I’ve just got back from a 10-day break with the family in Wales and boy did I need it. As a coach I rarely feel the need or want to take time out because I love what I do so much but after 2 years of the covid triathlon roller coaster I’m not ashamed to say the battery was on very low charge. Stepping away for a short while was absolutely the right call for me and I’m so glad I did it because even after just a week I felt like a new man.
As most of you know my family home in Wales is the place I do that, being surrounded by family, friends, mountains, sheep and greenery. This is the place that feeds my soul and I know I’m a better person and Coach when I take time to take that time out to go there. It provides the rocket fuel to my coaching fire and I know it has to be factored in regularly for me to stay at the top of my game.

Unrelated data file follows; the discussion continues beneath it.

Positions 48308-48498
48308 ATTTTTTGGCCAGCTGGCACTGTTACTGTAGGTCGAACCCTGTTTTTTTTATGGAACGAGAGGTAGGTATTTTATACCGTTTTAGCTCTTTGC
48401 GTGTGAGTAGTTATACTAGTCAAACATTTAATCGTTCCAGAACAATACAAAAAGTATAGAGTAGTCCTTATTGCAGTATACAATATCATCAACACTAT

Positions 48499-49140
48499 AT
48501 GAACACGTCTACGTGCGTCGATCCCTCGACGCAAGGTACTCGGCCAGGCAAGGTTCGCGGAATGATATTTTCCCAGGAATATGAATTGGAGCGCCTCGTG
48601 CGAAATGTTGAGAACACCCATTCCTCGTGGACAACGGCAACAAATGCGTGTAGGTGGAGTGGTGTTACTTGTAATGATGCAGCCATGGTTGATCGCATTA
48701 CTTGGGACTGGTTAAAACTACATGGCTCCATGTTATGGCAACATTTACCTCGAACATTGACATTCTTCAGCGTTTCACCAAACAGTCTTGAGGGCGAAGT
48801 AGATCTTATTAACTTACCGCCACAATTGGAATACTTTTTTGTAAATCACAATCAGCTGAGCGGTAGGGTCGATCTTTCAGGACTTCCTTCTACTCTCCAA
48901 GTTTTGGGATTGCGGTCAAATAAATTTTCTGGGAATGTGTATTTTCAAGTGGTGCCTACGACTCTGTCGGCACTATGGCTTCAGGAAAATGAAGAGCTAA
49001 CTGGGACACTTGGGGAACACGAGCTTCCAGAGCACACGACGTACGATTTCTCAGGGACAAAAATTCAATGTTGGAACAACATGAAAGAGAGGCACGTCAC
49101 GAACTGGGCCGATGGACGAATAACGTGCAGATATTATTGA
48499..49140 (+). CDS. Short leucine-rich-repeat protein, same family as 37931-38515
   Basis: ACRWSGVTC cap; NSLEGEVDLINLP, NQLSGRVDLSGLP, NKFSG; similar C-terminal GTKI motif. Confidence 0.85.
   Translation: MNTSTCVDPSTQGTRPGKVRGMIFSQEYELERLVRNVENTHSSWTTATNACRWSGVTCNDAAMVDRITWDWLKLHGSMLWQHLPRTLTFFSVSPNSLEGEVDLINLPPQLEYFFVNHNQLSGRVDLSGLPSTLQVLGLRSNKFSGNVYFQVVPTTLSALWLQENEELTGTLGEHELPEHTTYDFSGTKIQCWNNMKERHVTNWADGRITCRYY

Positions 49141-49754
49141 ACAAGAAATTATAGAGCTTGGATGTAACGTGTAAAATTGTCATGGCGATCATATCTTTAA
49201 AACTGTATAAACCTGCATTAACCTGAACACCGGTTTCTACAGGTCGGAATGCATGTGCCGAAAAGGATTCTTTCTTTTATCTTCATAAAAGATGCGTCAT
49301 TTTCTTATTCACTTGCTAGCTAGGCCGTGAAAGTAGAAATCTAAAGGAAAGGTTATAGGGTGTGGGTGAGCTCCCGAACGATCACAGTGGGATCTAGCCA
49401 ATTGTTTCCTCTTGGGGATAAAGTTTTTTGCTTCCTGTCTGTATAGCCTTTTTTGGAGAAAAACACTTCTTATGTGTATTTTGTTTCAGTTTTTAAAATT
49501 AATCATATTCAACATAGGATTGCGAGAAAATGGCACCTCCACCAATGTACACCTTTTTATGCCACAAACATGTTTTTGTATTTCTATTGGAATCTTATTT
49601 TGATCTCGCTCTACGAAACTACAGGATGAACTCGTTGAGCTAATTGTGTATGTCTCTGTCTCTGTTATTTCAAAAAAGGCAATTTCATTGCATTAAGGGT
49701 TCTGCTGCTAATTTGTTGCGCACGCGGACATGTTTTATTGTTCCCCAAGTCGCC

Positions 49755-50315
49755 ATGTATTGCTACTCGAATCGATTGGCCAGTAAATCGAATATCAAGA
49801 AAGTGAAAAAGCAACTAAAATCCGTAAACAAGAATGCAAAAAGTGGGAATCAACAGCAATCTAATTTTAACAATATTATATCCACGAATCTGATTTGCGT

This time is so important for all of us to take and it coincided with many of my athletes having reached the end of their racing season. Some have some way to go and others are currently taking that break period now. What is important is that every athlete will need to take that break at some point.
How long should that break be from structured training?
It’s as much as you feel you need to take but with most athletes I coach that will be a 4-week minimum period and I’ve even recommending longer for others. It’s highly individual and will usually correlate with the level of stress that athlete has been under this year both mentally and physically.
What goes up must come down so take all the time you feel you need before you are ready to step back onto that hamster’s wheel once again. Unless you are chomping at the bit to get back into training then you simply aren’t ready and just need more ‘me-time’. This doesn’t mean you stop training, far from it. It’s just about having breathing space to do what you feel you want to do until the moment is right. When that battery is fully charged you will know it.